Upward feedback can be some of the most impactful for leaders. Consider that if you can improve the way you work with your direct reports, your entire team can achieve more collectively. 

But eliciting honest feedback from people who report to you is easier said than done -- even if you have a strong relationship. 

There's no one thing you can do to make your direct reports instantly comfortable giving you critical feedback. However, you can create a more conducive environment over time simply by avoiding the following five common mistakes managers make when seeking upward feedback.

1. Only asking for feedback once. 

It can be tempting to treat seeking upward feedback as a box to be checked -- ask once, and then you can cross it off your to do list. But by making it a repeated and regular ask, you set the tone that you genuinely want feedback, and an employee who might be hesitant to share after just one ask is often more apt to weigh in after the third or fourth request. 

2. Asking the expected question. 

Just like "How are you?" is often met with an automatic "Good" -- even if the person being asked is anything but -- the question "Do you have any feedback for me?" often gets a knee jerk "Nope."

Wording matters, and the less expected you can make the question the more likely it is you'll get a real answer.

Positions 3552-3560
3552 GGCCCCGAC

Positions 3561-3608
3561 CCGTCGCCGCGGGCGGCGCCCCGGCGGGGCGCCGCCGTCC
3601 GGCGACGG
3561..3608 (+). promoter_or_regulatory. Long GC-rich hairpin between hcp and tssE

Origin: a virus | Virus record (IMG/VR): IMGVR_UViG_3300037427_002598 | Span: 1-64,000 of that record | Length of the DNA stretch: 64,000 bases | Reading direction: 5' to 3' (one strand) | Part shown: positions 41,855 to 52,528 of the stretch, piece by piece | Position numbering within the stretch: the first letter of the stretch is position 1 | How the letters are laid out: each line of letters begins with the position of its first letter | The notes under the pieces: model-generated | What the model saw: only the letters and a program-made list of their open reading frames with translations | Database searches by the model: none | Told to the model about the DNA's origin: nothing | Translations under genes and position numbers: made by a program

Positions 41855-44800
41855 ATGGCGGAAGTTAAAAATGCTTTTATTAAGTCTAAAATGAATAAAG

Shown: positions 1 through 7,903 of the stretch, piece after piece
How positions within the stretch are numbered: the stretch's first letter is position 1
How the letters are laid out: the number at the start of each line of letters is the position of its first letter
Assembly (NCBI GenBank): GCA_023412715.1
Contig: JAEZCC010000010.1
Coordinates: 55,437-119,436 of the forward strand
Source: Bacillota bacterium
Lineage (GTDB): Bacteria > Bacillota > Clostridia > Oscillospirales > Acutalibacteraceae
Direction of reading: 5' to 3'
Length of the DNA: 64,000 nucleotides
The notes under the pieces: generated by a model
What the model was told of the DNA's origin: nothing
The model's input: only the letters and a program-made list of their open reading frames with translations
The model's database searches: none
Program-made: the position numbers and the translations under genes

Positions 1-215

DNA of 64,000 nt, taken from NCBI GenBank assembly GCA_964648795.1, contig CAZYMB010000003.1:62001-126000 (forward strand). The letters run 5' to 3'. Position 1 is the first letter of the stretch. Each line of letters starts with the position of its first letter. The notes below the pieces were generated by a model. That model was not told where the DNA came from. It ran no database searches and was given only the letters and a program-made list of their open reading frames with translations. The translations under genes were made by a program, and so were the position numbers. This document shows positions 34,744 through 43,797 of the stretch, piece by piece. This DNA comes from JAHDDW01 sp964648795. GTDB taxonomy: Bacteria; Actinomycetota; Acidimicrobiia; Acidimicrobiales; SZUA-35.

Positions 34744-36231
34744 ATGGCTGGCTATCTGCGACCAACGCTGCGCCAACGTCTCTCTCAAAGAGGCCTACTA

3. Posing a vague ask.

Going off the above, another reason "Do you have any feedback for me?" is less than desirable phrasing is due to its vagueness.

To increase the chances of getting helpful feedback, try making your ask about one specific thing instead of your performance in general. For example, "How was my rate of speech during that presentation?" or "What did you think about the intro of that meeting?" 

4. Always using the same channel.

The best leaders tailor their communication styles to how their direct reports prefer to communicate -- and the same goes when soliciting feedback. Some people might not be comfortable giving you feedback verbally in a meeting, but they'd be willing to write up their thoughts via email or in an anonymous survey. 

Make sure to ask for feedback in a variety of channels to increase the chances of hearing from everyone on your team, regardless of communication style. 

5. Reacting instead of listening. 

Giving feedback to your manager is nerve-wracking. With that in mind, the biggest mistake of all is reacting instead of listening -- because it discourages the employee from giving feedback in the future. If you have a charged reaction, why would they be honest with you in the future? Even if the feedback lacks context, it's still their perception -- and perception is reality.

Instead of getting defensive or rushing to "explain" away the employee's criticism, demonstrate active listening: ask follow up questions, confirm your understanding, and thank them for their feedback. If you can consciously model the way you would like them to receive feedback from you through your own behavior, your relationship will be stronger for it.